Strengthening Institutions and Supporting Leadership

CASA works to strengthen democracy by increasing the voice and mobilization capacity of community groups and associations that work not only with mechanisms of political participation, but also with strategies that allow for critical influence, monitoring and some times questioning of public policies.  We support groups that propose and demonstrate the viability of alternatives to existing policies.


Empowering fishers in Miranda (Mato Grosso do Sul)

The project of institutional strengthening executed with the Miranda Artisan Fishers Association (Mato Grosso do Sul state) has enabled not only the expansion of the association headquarters, but also important networking. A partnership with the Regional Employment Council enabled the Association to be the first one in the state empowered to grant unemployment insurance. Starting in 2007, about a hundred fishermen and fisherwomen have also received insurance benefits directly from the Association during the closed fishing season. Its president, Liezé Xavier, participated in the development of public policies, discussions, and commissions in Mato Grosso do Sul. After the CASA Fund support and the development of projects, Liezé was invited to join the Pantanal Biosphere Reserve Advisory Board.

Strengthening capacities: the birth of new organizations, the survival of important projects, the result is the true involvement of people in the solutions of their own problems and more autonomy of their communities.


Madeira Alive in Rondônia

The CASA Fund saw the importance of an organization in Rondônia with above-average political and environmental reach, and for this reason we supported the creation of the Madeira Alive Institute (IMV). Today, the entity is a point of reference in the region, defending rivers and streams in the Amazonia. The Institute critically analyzes and calls into question the logic behind the development implemented in the region, putting forward better solutions based on technical knowledge and scientific studies.

The IMV keeps people informed and facilitates the involvement of local society in the discussion of issues that have a direct impact on their lives. In this way, they have been producing and broadcasting a radio show to forest communities throughout the Amazonia, keeping these remote populations informed about issues that affect them. The CASA Fund also supports this community service.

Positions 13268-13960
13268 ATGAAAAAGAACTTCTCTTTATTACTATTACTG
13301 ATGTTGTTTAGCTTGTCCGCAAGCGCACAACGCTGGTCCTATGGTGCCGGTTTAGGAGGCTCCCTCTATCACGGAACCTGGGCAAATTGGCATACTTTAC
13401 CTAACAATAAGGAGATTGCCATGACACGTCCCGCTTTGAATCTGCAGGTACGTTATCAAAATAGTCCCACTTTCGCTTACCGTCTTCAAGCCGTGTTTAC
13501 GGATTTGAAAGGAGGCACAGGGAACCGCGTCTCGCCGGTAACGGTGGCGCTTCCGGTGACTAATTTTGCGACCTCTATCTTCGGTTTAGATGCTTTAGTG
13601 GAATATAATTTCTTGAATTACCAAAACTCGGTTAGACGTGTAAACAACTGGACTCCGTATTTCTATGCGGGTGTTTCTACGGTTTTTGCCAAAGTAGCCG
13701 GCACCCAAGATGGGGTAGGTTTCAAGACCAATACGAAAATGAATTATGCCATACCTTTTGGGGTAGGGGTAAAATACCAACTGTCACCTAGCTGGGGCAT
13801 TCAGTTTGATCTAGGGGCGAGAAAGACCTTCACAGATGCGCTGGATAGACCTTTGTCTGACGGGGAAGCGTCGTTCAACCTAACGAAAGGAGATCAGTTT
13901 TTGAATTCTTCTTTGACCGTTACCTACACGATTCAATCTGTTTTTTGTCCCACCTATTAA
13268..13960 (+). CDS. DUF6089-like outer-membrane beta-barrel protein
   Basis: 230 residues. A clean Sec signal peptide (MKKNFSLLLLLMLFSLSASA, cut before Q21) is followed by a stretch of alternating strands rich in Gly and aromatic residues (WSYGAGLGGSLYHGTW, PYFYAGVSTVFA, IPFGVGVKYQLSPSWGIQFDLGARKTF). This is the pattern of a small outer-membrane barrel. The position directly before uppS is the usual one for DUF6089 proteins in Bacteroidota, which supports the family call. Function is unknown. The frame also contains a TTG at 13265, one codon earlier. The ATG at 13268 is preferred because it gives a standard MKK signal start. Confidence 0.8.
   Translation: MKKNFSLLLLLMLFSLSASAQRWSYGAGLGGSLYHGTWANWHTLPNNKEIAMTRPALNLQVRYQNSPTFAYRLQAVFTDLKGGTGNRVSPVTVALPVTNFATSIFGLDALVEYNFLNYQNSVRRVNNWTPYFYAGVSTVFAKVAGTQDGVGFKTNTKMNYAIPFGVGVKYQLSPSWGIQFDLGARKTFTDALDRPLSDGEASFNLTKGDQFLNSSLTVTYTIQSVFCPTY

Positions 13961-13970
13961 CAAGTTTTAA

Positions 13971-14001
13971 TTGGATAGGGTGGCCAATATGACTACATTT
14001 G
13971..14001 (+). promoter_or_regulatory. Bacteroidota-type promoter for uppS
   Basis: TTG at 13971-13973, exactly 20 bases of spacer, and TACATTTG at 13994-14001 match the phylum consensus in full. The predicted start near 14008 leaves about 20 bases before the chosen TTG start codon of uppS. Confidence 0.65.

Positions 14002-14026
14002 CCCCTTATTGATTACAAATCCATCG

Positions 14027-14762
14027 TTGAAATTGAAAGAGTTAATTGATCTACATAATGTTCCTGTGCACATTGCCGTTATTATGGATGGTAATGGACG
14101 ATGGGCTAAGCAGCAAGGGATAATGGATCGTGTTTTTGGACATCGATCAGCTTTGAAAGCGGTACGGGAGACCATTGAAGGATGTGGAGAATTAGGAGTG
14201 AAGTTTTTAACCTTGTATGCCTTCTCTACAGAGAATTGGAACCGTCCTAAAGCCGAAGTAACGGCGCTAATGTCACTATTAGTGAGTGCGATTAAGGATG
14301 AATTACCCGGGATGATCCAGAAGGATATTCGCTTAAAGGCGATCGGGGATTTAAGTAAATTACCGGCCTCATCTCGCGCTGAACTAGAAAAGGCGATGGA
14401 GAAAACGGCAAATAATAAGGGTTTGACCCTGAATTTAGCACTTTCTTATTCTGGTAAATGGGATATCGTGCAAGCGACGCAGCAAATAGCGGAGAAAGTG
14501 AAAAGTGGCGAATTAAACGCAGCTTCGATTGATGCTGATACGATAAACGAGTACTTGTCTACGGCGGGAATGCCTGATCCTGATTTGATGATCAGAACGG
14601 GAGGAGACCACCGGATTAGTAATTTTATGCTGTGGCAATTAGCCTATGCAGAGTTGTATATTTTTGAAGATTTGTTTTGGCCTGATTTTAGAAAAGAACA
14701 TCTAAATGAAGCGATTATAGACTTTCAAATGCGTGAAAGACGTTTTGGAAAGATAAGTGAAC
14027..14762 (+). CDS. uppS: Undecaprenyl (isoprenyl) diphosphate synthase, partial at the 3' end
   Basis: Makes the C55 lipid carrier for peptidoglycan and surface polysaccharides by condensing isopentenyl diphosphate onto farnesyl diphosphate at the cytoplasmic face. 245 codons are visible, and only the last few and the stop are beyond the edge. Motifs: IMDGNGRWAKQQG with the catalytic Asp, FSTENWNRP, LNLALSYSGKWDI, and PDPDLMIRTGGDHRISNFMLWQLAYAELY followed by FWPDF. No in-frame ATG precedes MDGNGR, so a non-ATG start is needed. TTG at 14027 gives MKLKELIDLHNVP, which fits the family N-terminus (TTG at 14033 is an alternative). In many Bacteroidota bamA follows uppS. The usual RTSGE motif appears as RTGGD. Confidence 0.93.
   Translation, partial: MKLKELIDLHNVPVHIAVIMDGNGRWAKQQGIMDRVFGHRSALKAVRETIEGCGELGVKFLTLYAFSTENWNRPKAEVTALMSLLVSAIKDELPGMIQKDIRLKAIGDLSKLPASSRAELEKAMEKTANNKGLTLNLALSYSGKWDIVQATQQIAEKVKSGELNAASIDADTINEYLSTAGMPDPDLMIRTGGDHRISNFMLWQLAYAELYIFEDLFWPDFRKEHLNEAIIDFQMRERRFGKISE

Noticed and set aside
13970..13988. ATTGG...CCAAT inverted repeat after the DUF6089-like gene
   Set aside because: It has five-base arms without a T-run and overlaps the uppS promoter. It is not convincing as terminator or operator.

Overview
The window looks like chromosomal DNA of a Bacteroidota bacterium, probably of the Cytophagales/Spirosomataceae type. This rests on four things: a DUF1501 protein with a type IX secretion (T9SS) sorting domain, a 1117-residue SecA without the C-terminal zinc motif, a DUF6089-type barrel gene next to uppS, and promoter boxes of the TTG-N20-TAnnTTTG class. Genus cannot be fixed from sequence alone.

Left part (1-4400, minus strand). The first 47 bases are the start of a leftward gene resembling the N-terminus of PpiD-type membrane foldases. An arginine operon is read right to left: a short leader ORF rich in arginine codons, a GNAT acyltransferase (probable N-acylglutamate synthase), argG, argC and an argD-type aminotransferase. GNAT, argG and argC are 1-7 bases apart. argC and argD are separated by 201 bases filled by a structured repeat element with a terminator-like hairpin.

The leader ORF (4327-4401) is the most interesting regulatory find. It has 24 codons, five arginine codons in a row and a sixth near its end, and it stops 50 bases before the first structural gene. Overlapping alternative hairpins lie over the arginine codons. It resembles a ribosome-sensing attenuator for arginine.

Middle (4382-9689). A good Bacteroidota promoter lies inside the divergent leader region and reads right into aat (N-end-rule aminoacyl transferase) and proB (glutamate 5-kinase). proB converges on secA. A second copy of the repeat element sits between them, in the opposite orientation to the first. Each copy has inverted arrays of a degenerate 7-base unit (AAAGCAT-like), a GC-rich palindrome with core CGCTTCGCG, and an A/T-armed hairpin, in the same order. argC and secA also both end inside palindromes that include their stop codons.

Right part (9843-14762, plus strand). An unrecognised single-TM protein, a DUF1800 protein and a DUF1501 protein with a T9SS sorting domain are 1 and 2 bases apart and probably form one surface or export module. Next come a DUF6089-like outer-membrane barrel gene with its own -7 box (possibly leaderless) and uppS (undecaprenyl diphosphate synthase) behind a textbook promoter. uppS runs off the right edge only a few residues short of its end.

Institutional Strengthening: small investments generate great results.

Strengthening organizations on the Mato Grosso agricultural frontier

The purchase of a computer and other materials enabled the institutional strengthening of the Lucas do Rio Verde Environmental Organization (OLUMA), located in Lucas do Rio Verde (Mato Grosso state) – an agricultural frontier where agribusiness is pushing ahead at full throttle. The equipment acquired with CASA support is used to produce information and to warn the community about the serious threats they face.

The Organization raised awareness in the community through seminars that addressed the region’s social and environmental issues. Through networking, OLUMA established partnerships with research entities to participate in important investigations on the impact of pesticide use on the environment and human health.

Suape Forum: a criticism of an unsustainable development model

The Suape Forum results from a gathering promoted by civil society and social movements that brought together activists, organizations, socioenvironmental movements, students, researchers, people living in the Suape surroundings, and local, state-level, and national entities. All of them had the same purpose: critically analyze the development model adopted by the state to build the Suape Complex.

According to official data, over 60 billion reals were invested in the Complex in public and private funds. Research results showed that this amount of funding could have been better applied and distributed in decentralized projects, smaller and sustainable projects, involving a larger number of municipalities and people. The study also concluded that the attraction and incentive to install “dirty” industries in Suape was yet another error of the predatory developmentist proposal. As well, the employability of local labor turned out to be very limited.

The CASA Fund supported the Forum to defend and support traditional native populations living in areas adjacent to the Port and Industrial Complex against socioenvironmental injustices brought about by the installation of large projects in the region. The Forum also shared the information on the modus operandi of the expulsion of residents affected by the projects. This shed light on the environmental aggressions – including the deforestation of what is left of the Atlantic Forest, mangroves, restingas (coastal moist vegetation), and the poisoning of headwaters (streams and small rivers) that flow through the region.